Updated table design and progress

Cherry boards glued together.

I’ve finally made some more progress with the table. I changed the design a bit. All of the table-top boards will be perpendicular to the long dimension of the table.

I’ve updated the Sketchup model to reflect these changes:
[iframe src=”http://sketchup.google.com/3dwarehouse/mini?mid=72c8fb162c90a716dc6d75c6559b82a2&etyp=im&width=400&height=300″ frameborder=”0″ marginwidth=”0″ marginheight=”0″ scrolling=”no” width=”400″ height=”300″][/iframe] (click on the model to access)

I also detailed how the legs will be built:

[iframe src=”http://sketchup.google.com/3dwarehouse/mini?mid=9649970961fee260dc6d75c6559b82a2&etyp=im&width=400&height=300″ frameborder=”0″ scrolling=”no” marginheight=”0″ marginwidth=”0″ width=”400″ height=”300″][/iframe]

You might wonder why I’m building the legs out of four individual pieces. That’s a lot of extra work!

For a few reasons:

Hardwood is expensive. Cherry isn’t terrible expensive compared to walnut or other more exotic varieties, but making the leg hollow means I need less wood, so it’ll be cheaper.

Hardwood is heavy – I’m just guessing, but I believe the table top will be around 75 pounds. That’s heavy. The legs are 2.5″ square. They will be very heavy if made of solid cherry.

It’s just not possible. Finding solid heartwood cherry that is at least 2.5 inches thick will be nearly impossible, and incredibly expensive.

Instead of doing this I will buy 1″ cherry boards then plane, rip, join, glue, clamp, cut.

So there you have it.


Multiple web cams in Linux

The machine has two cameras currently:

One camera looks up, the other looks down.
It won’t always be held by rubber bands.


Yesterday I set out to see both cameras at the same time. Simple – they’re USB, I’ll just fire up two instances of VLC:

cvlc v4l2c:///dev/video0 :v4l2-width=640 :v4l2-height=480 :v4l2-fps=4&
cvlc v4l2c:///dev/video1 :v4l2-width=640 :v4l2-height=480 :v4l2-fps=4&

Well, one shows up. The other cvlc instance crashes. It turns out that some webcams claim the whole available USB bandwidth in isochronous mode. Being smarter than it needs to be, the computer decides that I wouldn’t be happy with choppy video, and the result is that I’m not allowed to see both video feeds at once.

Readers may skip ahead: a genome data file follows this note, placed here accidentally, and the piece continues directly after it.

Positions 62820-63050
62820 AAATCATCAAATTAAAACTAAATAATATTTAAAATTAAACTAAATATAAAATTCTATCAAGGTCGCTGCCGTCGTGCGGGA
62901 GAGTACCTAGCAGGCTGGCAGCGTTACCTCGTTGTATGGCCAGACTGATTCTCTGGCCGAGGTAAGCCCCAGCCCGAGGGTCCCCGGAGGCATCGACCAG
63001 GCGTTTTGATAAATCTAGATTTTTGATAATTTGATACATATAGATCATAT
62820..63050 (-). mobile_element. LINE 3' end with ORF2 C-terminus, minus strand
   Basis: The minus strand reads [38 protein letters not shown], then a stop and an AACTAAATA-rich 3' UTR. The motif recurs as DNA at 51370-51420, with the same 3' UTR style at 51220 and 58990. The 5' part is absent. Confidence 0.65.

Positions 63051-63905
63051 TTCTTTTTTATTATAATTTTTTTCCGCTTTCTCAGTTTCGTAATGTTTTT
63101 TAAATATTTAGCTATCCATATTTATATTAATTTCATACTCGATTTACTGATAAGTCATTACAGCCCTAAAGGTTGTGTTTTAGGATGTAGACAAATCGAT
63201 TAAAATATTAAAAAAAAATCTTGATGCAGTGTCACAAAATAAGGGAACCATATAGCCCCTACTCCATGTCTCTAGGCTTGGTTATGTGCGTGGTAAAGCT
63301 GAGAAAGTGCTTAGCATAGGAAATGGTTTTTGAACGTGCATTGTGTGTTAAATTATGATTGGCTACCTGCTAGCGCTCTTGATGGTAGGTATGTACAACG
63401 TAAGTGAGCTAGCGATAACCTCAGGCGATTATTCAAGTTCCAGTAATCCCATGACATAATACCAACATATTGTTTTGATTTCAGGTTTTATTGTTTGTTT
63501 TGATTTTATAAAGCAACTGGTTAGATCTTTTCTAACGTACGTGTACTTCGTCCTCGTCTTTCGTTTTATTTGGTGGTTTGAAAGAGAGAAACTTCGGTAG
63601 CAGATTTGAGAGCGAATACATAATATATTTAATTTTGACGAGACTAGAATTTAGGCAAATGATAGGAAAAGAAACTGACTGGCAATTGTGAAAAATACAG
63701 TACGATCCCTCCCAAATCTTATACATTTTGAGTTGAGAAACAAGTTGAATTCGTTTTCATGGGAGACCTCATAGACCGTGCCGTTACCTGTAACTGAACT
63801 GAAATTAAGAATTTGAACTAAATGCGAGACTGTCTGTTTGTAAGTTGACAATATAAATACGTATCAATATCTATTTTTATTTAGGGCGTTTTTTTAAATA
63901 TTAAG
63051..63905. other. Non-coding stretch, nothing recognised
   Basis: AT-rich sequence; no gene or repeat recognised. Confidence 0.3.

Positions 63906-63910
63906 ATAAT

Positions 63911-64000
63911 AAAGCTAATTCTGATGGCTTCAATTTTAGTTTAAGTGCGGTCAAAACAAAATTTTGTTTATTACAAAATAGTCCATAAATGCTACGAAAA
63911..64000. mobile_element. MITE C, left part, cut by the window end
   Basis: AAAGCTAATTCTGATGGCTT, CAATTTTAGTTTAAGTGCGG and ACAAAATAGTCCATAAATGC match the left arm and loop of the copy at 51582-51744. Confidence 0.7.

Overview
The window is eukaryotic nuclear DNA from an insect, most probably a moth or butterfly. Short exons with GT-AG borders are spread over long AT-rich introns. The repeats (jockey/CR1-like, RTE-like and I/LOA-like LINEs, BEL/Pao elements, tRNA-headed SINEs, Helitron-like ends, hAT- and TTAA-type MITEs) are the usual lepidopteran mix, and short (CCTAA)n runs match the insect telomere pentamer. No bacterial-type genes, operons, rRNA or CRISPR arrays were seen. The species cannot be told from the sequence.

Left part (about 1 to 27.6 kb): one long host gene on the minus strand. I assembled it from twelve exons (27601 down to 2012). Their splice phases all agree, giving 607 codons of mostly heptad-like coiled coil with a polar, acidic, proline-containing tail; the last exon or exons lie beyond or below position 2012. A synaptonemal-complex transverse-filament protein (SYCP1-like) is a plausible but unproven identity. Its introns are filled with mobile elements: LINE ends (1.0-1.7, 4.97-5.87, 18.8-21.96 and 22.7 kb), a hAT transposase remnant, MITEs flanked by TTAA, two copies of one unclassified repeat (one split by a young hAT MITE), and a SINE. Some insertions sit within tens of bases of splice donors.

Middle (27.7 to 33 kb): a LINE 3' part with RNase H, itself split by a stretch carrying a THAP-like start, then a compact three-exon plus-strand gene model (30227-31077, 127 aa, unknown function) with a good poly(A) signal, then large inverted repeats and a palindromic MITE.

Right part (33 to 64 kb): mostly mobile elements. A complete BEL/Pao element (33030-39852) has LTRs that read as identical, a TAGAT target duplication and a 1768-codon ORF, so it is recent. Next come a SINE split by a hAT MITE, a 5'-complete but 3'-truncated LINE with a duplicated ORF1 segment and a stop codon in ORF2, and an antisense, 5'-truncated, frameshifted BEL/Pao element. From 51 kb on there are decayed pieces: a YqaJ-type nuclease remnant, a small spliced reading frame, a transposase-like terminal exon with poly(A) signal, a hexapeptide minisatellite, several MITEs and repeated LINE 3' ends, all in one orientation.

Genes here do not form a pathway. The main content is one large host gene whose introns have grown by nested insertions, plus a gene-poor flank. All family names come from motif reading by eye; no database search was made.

Some web searches indicate that I might want to try changing to a compressed video mode such as MJPG. It would take up less bandwidth than whatever uncompressed mode it defaults to – so I tried changing the video mode to MJPG, using v4l2-ctl:

v4l2-ctl --set-fmt-video=width=640,height=480,pixelformat=MJPG -d /dev/video1
v4l2-ctl --set-fmt-video=width=640,height=480,pixelformat=MJPG -d /dev/video0

There’s also an option to set MJPG when invoking vlc itself, however I can’t remember it at the moment, and it doesn’t matter because it didn’t work. It’s likely I will settle for taking individual snapshots with vlc and bringing them into OpenCV. I’m not quite at that point yet, but I’ll update when I am.

3 Axis Movement

Here are a couple pictures of progress made

I’ve managed to get all 3 axes running. The second picture is the machine drawing a sample picture with a marker.

As you might notice, I have some serious hacks going on in my “design” thus far.

I plan on fixing these issues as I go along. I was so excited to get the machine running that I couldn’t wait to get the proper materials for motor brackets.

It does move on it’s own. The cheapo 3 axis stepper driver I bought from a Chinese vendor on eBay runs from a parallel port interface. I don’t have a working parallel port on my newer desktop PC so I’m using my old Thinkpad T43 which happens to have a parallel port.

The software that comes with the board will probably be useless for pick & place operations, but it is interesting to think of the possibilities that this machine might have for possibly routing parts from delrin. I’m sure it doesn’t have the rigidity to mill any metals.